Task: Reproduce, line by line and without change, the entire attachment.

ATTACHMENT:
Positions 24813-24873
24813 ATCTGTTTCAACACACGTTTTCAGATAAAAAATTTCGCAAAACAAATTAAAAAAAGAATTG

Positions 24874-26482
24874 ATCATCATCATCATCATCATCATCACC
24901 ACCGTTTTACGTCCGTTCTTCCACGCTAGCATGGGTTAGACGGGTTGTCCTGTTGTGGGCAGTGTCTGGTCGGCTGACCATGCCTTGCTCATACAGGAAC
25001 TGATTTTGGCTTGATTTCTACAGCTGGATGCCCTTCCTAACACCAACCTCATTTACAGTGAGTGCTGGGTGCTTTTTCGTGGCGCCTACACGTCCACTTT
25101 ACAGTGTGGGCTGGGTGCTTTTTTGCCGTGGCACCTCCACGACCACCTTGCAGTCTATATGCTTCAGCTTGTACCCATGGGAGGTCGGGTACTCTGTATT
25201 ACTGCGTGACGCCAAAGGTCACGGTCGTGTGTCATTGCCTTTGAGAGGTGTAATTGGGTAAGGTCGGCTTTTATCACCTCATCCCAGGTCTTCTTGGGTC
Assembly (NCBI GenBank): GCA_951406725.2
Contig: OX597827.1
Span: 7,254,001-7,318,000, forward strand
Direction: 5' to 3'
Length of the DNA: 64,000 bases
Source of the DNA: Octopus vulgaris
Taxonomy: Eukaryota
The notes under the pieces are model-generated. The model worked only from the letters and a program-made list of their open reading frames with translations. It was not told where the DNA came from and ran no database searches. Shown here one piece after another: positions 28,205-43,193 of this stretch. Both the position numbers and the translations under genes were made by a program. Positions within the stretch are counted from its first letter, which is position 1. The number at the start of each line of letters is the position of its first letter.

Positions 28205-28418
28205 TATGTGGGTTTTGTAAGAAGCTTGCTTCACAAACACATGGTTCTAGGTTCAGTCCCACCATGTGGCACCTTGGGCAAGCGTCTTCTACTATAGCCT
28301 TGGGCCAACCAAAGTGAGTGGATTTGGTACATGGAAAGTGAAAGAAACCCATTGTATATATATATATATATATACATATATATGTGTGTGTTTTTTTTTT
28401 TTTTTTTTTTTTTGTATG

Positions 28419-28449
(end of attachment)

Positions 24813-24873
24813 ATCTGTTTCAACACACGTTTTCAGATAAAAAATTTCGCAAAACAAATTAAAAAAAGAATTG

Positions 24874-26482
24874 ATCATCATCATCATCATCATCATCACC
24901 ACCGTTTTACGTCCGTTCTTCCACGCTAGCATGGGTTAGACGGGTTGTCCTGTTGTGGGCAGTGTCTGGTCGGCTGACCATGCCTTGCTCATACAGGAAC
25001 TGATTTTGGCTTGATTTCTACAGCTGGATGCCCTTCCTAACACCAACCTCATTTACAGTGAGTGCTGGGTGCTTTTTCGTGGCGCCTACACGTCCACTTT
25101 ACAGTGTGGGCTGGGTGCTTTTTTGCCGTGGCACCTCCACGACCACCTTGCAGTCTATATGCTTCAGCTTGTACCCATGGGAGGTCGGGTACTCTGTATT
25201 ACTGCGTGACGCCAAAGGTCACGGTCGTGTGTCATTGCCTTTGAGAGGTGTAATTGGGTAAGGTCGGCTTTTATCACCTCATCCCAGGTCTTCTTGGGTC
Assembly (NCBI GenBank): GCA_951406725.2
Contig: OX597827.1
Span: 7,254,001-7,318,000, forward strand
Direction: 5' to 3'
Length of the DNA: 64,000 bases
Source of the DNA: Octopus vulgaris
Taxonomy: Eukaryota
The notes under the pieces are model-generated. The model worked only from the letters and a program-made list of their open reading frames with translations. It was not told where the DNA came from and ran no database searches. Shown here one piece after another: positions 28,205-43,193 of this stretch. Both the position numbers and the translations under genes were made by a program. Positions within the stretch are counted from its first letter, which is position 1. The number at the start of each line of letters is the position of its first letter.

Positions 28205-28418
28205 TATGTGGGTTTTGTAAGAAGCTTGCTTCACAAACACATGGTTCTAGGTTCAGTCCCACCATGTGGCACCTTGGGCAAGCGTCTTCTACTATAGCCT
28301 TGGGCCAACCAAAGTGAGTGGATTTGGTACATGGAAAGTGAAAGAAACCCATTGTATATATATATATATATATACATATATATGTGTGTGTTTTTTTTTT
28401 TTTTTTTTTTTTTGTATG

Positions 28419-28449